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DR Congo awaits repatriation of former opposition leader’s body

Felix Tshisekedi has vowed to repatriate his father’s remains and bury them in his home country

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DR Congo awaits repatriation of former opposition leader's body

The Democratic Republic of Congo awaited Thursday the delayed return of the remains of former opposition leader, Etienne Tshisekedi, an emotion-laden moment for the country after his son, Felix became president this year.

A revered opponent of authoritarianism in the DRC, Tshisekedi died in Belgium in February 2017 at the age of 84 and was unable to witness his son’s victory in the country’s bitterly-contested presidential election.

Felix Tshisekedi has vowed to repatriate his father’s remains and bury them in his home country, a goal that faced multiple roadblocks under his predecessor, Joseph Kabila.

But the return of the body, which had been scheduled for early Thursday, was delayed after a last-minute hitch over the late-night flight from Belgium, a member of the Tshisekedi family said.

The funeral is scheduled for Saturday.

An official in Brussels said the late-night depature had been “cancelled for today due to issues over the organisation of the flight”.

The overnight flight “had to be cancelled at the last minute because of logistical reasons,” the Congolese government said in a statement issued after a crisis meeting.

“This situation is totally beyond the control of the Belgian authorities and the funeral organisers,” it said.

Two hundred and fifty people planning to accompany the body were left stranded at the Melsbroek military airport near Brussels.

Belgium had planned a military ceremony for the departure of the funeral party at the airport in the presence of Belgian Foreign Minister, Didier Reynders.

Details about the reason for the postponement were sketchy.

The Belgian news agency, Belga said the organisers’ initial plan was to rent an Airbus A330, with the capacity to take 270 passengers as well as the coffin. The passengers included veteran members of the Tshisekedis’ party, the Union for Democracy and Social Progress (UDPS).

Thorn in dictator’s side –

The programme of mourning includes a display of the body, mass and rally on Friday at an 80,000-seat stadium in Kinshasa, followed by a funeral on Saturday in Nsele, on the eastern outskirts of the capital.

Etienne Tshisekedi spent decades in politics but never reached the top job.

He served as interior minister in the regime of Mobutu Sese Seko, before joining the opposition, where he was a persistent thorn in the dictator’s side.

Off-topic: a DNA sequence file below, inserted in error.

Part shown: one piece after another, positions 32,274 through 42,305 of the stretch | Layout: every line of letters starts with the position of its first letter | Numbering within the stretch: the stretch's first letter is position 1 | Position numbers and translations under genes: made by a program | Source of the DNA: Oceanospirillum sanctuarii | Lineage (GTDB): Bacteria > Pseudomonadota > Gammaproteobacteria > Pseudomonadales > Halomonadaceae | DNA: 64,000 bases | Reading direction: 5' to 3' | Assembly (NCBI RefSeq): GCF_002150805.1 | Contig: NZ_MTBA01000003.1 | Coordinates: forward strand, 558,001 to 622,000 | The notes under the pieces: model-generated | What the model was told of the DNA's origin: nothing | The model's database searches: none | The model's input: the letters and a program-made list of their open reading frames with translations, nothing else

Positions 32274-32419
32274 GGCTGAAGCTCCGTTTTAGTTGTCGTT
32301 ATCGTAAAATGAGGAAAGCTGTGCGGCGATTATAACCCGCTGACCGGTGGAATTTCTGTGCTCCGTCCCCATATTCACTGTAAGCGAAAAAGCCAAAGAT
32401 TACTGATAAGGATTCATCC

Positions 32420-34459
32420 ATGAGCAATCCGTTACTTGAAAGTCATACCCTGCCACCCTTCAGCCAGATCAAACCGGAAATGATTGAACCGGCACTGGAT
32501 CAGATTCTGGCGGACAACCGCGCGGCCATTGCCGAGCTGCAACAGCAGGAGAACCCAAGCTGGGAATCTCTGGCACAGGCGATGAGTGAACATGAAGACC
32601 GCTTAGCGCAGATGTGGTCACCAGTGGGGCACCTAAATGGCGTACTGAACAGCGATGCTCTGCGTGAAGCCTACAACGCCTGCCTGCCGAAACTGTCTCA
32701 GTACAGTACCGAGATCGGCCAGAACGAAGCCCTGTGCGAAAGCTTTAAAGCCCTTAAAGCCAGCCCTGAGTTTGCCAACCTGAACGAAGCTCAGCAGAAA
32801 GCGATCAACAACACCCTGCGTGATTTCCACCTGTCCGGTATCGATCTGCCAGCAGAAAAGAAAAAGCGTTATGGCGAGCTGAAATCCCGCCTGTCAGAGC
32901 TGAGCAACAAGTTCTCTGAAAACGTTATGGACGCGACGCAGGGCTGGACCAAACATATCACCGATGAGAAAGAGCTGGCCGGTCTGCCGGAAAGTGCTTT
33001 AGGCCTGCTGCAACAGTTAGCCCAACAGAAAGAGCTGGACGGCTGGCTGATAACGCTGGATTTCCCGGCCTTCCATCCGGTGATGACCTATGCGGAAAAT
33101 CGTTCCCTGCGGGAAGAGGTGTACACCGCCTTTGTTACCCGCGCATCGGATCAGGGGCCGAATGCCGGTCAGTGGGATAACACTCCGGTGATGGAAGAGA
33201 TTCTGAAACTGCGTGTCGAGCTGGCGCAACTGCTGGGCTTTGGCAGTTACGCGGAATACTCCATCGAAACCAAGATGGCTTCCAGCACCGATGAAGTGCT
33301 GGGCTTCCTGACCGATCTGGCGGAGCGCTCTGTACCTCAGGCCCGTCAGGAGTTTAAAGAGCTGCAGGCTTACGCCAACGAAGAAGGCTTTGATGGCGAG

He co-founded the UDPS in 1982 after a stint in prison and in the 1990s was appointed prime minister several times, each time falling out with Mobutu after a matter of days or even months.

In 1997, Mobutu was ousted in a rebellion led by Joseph Kabila’s father, Laurent. Tshisekedi quickly became an opponent of the new regime — a stance that continued after Laurent Kabila’s assassination in 2001 and the rise of his son, Joseph.

Tshisekedi refused to recognise Kabila’s legitimacy to the very last. He boycotted the country’s elections in 2006 on the grounds of fraud, and was beaten in the 2011 ballot, which was tainted by massive irregularities.

Almost two years after his death, on January 24, Felix Tshisekedi was sworn in as president after elections that saw Kabila step down after 18 years in power.

It was the first peaceful transition of power since the DRC gained independence from Belgium in 1960.

The handover, however, was marred by allegations of election rigging and by Kabila’s continued domination of politics after amassing extensive clout during his years in office.

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East Africa News & Stories

Militant group kill nine civilians in Somalia

The victims were rounded up from the streets or their homes and then shot dead on the outskirts of Galkayo

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Militant group kill nine civilians in Somalia

Nine civilians were executed by a local militia in Somalia after the killing of a policeman by the Islamist militant group Al-Shabaab, police said Saturday.

The revenge attack on Friday just outside Galkayo – one of the most developed cities in the centre of the country – targeted the Rahanweyn clan, several of whose members are suspected of being Shabaab fighters.

“This was a horrible incident, a gruesome killing against nine unarmed innocent civilians in southern Galkayo. All of the civilians belong to one clan and the gunmen shot them dead in one location a few minutes after suspected Shabaab gunmen killed” a policeman, Mohamed Abdirahman, a local police official said.

“This is an unacceptable act and we will bring those perpetrators to justice,” said Hussein Dini, a traditional elder. 

“Their killing cannot be justified. It seems that the merciless gunmen were retaliating for the security official who they believe was killed by Al-Shabaab gunmen belonging to the clan of the victims.”

Witnesses told local media that the victims were rounded up from the streets or their homes and then shot dead on the outskirts of Galkayo.

Local officials have in the past fingered the Rahanweyn clan for fomenting instability in the region and supplying fighters to the Shabaab.

The local militia which staged the revenge attack are from the Saad Habargidir, a sub-clan of the Hawiye group which is dominant in the southern part of the city. 

Galkayo, situated about 600 kilometres (380 miles) north of the capital Mogadishu, straddles the frontier with the self-proclaimed autonomous regions of Puntland and Galmudug.